Sharp Corp. aims to bring the personal computer business it will buy from Toshiba Corp. into profitability in two years, President Tai Jeng-wu said Wednesday.
“We will turn it into the black in one to two years and recover our investments,” Tai told reporters in Osaka a day after Sharp announced it will purchase Toshiba’s loss-making PC unit for ¥4 billion ($36.4 million).
In the deal, Sharp will acquire an 80.1 percent stake in Toshiba Client Solutions Co., which once held the biggest share of the global laptop market but has since lost out to overseas rivals. The stock transfer is planned for Oct. 1.
Sharp also announced it will issue new shares worth up to ¥200 billion to buy back preferred shares from banks, seeking to quickly improve its financial status.
Sharp plans to keep using Toshiba’s well-known Dynabook PC brand name.
In his interview, Tai also said that he will stay on as chief executive until Sharp’s medium-term business plan, running through March 2020, is completed. He will double as the company’s chairman effective June 20.
In 2016, Tai was tapped by Sharp’s parent company Hon Hai Precision Industry Co. to take the lead job, and steered the electronics firm to its first group net profit in four years in the 2017 fiscal year.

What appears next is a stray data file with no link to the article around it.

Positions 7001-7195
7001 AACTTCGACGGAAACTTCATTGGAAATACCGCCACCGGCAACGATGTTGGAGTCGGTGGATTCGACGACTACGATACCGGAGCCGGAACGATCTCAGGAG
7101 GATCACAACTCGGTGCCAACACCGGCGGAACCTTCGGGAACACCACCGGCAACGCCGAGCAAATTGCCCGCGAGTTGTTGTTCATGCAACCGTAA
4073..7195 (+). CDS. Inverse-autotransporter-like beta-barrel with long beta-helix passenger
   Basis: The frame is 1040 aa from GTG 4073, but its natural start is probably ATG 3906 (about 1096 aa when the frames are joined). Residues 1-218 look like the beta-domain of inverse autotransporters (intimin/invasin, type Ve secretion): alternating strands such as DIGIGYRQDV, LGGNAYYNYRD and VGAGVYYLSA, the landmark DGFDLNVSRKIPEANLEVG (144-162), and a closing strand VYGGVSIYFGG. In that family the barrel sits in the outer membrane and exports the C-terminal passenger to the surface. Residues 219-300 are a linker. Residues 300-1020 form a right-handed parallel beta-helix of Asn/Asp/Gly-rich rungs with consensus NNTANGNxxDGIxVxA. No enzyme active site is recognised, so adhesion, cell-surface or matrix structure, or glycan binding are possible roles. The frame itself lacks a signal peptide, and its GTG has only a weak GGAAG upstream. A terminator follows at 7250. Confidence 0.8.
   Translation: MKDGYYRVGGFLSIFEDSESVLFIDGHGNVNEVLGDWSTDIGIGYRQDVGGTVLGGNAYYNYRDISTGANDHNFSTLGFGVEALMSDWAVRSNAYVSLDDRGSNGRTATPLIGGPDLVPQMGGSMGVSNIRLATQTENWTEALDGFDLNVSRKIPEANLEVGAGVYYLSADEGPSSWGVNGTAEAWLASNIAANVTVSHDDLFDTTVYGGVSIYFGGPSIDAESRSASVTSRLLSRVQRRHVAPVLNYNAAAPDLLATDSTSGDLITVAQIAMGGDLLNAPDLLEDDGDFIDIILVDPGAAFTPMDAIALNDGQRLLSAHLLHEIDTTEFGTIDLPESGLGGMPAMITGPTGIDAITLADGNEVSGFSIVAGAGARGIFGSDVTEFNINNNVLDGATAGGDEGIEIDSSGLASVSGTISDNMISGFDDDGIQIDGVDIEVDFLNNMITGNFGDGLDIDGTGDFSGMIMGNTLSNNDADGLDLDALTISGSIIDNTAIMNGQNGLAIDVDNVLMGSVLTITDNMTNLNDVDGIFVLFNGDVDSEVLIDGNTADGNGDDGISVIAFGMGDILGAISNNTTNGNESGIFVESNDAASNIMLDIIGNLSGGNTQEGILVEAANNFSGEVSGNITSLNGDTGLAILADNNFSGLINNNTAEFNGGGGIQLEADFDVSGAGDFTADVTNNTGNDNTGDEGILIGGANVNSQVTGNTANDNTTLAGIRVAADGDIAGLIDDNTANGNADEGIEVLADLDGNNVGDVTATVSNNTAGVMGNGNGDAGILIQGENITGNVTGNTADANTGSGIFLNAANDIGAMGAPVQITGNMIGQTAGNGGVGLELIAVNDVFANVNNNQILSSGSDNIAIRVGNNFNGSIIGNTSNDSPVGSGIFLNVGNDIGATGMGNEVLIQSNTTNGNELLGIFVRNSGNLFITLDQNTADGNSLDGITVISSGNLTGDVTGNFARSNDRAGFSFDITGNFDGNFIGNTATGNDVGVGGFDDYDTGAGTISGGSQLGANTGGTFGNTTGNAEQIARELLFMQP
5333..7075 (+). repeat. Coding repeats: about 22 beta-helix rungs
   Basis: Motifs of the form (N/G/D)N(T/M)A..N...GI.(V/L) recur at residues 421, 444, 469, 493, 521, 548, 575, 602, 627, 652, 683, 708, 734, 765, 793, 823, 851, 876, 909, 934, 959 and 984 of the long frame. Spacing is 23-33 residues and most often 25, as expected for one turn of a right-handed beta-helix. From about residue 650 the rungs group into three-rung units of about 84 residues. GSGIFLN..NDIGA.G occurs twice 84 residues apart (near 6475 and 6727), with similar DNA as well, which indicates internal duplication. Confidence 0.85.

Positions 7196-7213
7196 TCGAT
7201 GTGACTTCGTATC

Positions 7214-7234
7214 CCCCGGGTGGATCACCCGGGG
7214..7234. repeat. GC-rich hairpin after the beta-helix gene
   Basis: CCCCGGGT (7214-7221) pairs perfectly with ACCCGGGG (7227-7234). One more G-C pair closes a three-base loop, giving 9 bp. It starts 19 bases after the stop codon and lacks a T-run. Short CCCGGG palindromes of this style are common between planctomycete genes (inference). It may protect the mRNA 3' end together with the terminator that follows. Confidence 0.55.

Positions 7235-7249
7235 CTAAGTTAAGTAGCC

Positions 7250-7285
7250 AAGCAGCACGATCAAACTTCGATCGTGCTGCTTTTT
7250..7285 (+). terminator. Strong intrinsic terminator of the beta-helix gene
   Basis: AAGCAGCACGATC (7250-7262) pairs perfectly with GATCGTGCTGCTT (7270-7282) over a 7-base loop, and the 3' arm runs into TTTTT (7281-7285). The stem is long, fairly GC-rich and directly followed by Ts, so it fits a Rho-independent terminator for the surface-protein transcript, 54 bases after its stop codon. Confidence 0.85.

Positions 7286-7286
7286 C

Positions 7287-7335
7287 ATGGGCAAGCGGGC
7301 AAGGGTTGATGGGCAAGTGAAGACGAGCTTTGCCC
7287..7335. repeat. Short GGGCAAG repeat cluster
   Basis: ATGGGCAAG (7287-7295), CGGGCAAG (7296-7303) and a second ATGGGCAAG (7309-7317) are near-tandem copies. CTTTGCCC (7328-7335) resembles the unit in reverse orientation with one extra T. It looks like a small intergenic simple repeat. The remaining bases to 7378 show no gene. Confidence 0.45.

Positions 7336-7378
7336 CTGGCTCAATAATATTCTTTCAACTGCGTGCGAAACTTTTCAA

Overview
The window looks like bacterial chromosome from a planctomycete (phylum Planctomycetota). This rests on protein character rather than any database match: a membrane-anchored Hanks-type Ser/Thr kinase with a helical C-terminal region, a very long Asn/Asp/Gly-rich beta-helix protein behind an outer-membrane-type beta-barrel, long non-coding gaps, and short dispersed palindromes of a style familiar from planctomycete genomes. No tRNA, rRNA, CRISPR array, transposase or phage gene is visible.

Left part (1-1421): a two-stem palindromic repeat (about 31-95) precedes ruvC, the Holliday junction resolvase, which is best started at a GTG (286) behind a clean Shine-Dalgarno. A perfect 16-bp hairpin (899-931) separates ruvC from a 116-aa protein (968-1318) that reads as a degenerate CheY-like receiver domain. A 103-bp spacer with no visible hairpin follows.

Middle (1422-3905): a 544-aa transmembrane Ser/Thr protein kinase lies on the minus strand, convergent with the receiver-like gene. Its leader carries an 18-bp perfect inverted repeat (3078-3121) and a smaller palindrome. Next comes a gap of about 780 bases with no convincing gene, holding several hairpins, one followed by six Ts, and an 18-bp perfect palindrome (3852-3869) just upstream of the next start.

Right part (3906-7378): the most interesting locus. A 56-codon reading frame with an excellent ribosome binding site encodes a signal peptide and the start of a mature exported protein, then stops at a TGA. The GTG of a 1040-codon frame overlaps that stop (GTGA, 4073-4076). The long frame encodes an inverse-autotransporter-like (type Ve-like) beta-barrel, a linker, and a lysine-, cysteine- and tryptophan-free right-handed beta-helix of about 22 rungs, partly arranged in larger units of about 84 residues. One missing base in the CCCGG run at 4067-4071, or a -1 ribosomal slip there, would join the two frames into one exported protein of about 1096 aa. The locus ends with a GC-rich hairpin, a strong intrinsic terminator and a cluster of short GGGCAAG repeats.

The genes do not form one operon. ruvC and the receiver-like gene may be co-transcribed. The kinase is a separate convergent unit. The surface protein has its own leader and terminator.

Tai said he intends to rebuild the PC business in the domestic market by around March 2020 before expanding it overseas. Toshiba’s PC sales have slumped amid competition from Chinese and other international firms, as well as the spread of smartphones and tablet computers.
Tai has expressed a willingness to re-enter some electronics businesses from which Sharp had withdrawn. The company exited the computer business in 2010 as the company went down a money-losing spiral.
On top of Hon Hai’s manufacturing expertise, Sharp produces LCD panels, which can be used for computers. Thus, there is a good chance that Sharp can provide cost-competitive computers and turn the business into a source of profit, according to industry-watchers.
Hon Hai, which assembles Apple Inc.’s iPhones and is also known by its trade name Foxconn, bought Sharp in August 2016 in the first acquisition of a major Japanese electronics-maker by a foreign company.
Toshiba is letting go of its suffering computer business as part of a portfolio-restructuring effort after facing financial losses resulting from its former nuclear unit, U.S.-based Westinghouse Electric Co.
According to a document released by Toshiba, its computer business logged an ¥8.2 billion net loss in the 2017 fiscal year after seeing a ¥1.7 billion net loss the previous year.